I mentioned to Lord Bonkers this morning that the general secretary of Ukip had likened his party to the Black Death. It prompted the old boy to recall this episode of East Midlands history.
In 1664 the villagers of Eyam in Derbyshire began to succumb to a terrible illness. They turned purple in the face, their memories became unreliable and they insulted their neighbours until they expired from apoplexy.
Their vicar (a sort of Revd Hughes of the 17th century) divined that this was a plague of ukippery and had been brought to the village by a visitor from London. The fellow had arrived carrying a disreputable newspaper (or whatever it was chaps read to get the news in those days).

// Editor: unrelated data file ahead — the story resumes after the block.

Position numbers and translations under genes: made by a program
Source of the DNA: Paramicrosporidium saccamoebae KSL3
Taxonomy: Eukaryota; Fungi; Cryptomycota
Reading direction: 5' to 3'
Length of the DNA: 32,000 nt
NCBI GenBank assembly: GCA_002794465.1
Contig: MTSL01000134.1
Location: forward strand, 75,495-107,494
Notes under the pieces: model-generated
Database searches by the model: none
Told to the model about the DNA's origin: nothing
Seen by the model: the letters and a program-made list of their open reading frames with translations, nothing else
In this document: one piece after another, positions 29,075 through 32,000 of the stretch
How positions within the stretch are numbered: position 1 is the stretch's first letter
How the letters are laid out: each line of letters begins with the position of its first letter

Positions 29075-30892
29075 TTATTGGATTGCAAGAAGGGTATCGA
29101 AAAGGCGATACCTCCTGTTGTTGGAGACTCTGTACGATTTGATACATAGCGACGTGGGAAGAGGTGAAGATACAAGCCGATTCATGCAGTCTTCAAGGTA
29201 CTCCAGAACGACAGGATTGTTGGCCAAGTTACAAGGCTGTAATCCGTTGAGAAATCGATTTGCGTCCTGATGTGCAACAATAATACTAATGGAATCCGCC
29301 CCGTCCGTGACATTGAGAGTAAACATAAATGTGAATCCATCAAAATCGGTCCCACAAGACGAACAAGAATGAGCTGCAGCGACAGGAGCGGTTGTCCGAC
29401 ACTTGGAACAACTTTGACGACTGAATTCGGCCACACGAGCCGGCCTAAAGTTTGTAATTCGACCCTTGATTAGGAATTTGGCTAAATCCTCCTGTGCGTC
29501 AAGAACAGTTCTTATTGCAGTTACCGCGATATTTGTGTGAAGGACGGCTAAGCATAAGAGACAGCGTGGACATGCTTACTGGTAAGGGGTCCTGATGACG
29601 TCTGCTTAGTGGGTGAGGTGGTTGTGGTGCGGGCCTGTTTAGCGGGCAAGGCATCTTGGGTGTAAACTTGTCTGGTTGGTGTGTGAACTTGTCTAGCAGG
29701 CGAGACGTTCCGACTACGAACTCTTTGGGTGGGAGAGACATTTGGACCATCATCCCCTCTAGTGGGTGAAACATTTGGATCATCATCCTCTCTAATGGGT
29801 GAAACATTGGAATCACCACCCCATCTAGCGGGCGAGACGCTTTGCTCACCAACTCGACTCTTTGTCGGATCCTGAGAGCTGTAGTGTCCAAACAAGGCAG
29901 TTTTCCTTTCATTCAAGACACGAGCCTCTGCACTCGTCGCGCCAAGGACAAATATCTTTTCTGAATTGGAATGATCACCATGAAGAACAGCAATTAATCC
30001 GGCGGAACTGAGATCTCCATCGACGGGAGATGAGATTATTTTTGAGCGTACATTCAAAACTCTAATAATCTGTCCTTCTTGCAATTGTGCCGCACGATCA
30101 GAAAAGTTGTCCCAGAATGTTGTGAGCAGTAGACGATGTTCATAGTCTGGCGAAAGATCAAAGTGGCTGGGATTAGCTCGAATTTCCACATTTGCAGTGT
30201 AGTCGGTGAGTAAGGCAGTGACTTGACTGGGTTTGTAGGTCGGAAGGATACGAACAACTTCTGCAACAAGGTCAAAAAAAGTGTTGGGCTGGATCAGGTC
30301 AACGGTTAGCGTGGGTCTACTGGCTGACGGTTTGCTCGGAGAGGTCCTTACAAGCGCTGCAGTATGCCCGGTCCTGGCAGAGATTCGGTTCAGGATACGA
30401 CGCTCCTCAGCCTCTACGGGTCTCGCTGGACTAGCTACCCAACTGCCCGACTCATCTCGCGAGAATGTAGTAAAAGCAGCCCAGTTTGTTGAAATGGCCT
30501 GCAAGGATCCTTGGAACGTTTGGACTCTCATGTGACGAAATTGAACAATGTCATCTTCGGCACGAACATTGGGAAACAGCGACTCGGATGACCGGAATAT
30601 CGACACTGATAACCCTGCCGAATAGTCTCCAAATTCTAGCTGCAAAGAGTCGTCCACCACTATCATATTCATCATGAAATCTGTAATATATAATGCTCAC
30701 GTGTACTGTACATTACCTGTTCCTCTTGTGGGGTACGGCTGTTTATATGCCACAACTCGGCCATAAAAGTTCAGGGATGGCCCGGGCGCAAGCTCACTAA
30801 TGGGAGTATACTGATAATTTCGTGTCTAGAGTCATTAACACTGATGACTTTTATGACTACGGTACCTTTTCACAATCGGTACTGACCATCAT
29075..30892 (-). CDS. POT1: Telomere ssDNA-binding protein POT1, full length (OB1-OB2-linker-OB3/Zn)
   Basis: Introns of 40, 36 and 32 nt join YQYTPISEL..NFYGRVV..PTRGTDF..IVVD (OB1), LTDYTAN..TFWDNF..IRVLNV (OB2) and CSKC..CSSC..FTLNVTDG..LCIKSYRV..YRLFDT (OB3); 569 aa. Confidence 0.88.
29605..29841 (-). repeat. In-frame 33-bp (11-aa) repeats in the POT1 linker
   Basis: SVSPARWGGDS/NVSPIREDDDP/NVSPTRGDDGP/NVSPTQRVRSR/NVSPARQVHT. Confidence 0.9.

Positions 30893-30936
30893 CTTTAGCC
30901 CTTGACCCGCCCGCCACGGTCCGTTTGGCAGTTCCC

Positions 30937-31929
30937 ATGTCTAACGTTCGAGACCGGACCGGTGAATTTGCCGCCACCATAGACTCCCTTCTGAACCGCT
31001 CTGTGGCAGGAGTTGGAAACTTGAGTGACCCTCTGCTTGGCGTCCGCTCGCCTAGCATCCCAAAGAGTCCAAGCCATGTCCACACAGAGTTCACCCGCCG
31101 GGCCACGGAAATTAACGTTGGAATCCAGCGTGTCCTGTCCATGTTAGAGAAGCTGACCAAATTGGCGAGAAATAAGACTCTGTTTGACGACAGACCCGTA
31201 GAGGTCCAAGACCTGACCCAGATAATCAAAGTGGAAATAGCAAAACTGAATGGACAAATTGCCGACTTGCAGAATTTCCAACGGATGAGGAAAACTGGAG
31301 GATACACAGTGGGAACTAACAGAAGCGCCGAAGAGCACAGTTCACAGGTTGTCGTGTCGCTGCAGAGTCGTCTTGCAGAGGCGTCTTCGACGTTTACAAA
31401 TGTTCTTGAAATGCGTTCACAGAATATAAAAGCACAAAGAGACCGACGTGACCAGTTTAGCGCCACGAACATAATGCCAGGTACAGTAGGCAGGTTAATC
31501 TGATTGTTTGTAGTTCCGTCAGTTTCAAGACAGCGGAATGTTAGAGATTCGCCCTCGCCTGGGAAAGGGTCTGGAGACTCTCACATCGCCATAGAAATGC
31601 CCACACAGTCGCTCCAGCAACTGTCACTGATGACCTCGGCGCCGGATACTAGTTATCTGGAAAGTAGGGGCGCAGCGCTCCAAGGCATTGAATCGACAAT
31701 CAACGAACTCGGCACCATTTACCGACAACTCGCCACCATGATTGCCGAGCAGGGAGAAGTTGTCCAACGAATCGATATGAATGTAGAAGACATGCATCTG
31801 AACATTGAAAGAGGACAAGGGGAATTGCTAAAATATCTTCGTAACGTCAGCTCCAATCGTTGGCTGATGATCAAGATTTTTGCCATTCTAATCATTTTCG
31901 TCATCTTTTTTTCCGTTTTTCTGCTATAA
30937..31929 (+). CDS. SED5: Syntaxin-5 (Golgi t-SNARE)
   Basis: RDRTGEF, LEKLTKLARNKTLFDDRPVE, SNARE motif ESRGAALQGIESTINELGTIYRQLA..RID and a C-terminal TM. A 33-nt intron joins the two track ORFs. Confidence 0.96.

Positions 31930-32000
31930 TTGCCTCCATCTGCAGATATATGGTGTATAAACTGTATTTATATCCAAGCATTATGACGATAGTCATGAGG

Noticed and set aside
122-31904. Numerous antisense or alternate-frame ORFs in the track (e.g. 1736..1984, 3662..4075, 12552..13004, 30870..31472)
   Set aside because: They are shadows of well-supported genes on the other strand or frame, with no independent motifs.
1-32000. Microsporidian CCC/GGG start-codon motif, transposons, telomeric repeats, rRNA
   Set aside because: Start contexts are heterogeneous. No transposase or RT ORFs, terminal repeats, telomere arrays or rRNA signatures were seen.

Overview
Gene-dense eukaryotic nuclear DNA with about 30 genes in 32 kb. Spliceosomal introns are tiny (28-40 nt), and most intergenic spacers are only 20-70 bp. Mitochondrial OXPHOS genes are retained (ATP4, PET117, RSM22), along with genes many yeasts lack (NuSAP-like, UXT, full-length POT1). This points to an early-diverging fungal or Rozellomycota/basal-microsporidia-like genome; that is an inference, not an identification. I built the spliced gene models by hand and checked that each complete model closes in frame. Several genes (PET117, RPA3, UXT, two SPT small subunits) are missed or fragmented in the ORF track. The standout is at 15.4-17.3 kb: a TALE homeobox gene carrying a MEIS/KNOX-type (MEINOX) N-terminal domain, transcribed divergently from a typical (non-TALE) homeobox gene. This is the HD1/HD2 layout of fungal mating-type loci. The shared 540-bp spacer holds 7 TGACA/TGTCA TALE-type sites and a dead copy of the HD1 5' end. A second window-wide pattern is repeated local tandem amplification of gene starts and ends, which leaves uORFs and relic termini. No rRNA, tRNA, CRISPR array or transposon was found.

The aforementioned cleric persuaded the remaining villagers to quarantine themselves. Every approach to Eyam was barricaded as they refused all outside help, and families buried their own dead in an attempt to prevent the further spread of the plague.
Over the ensuing 14 months some 273 villagers succumbed to ukippery. Yet, thanks to this extraordinary and enduring example of self-sacrifice, the neighbouring settlements of Baslow, Dronfield and Bakewell (famed for its tarts) were spared.
Would that villages afflicted with ukippery today showed such a spirit of self-sacrifice!
At least one can console oneself that, following yesterday’s election results, there is a lot less of it about than there used to be.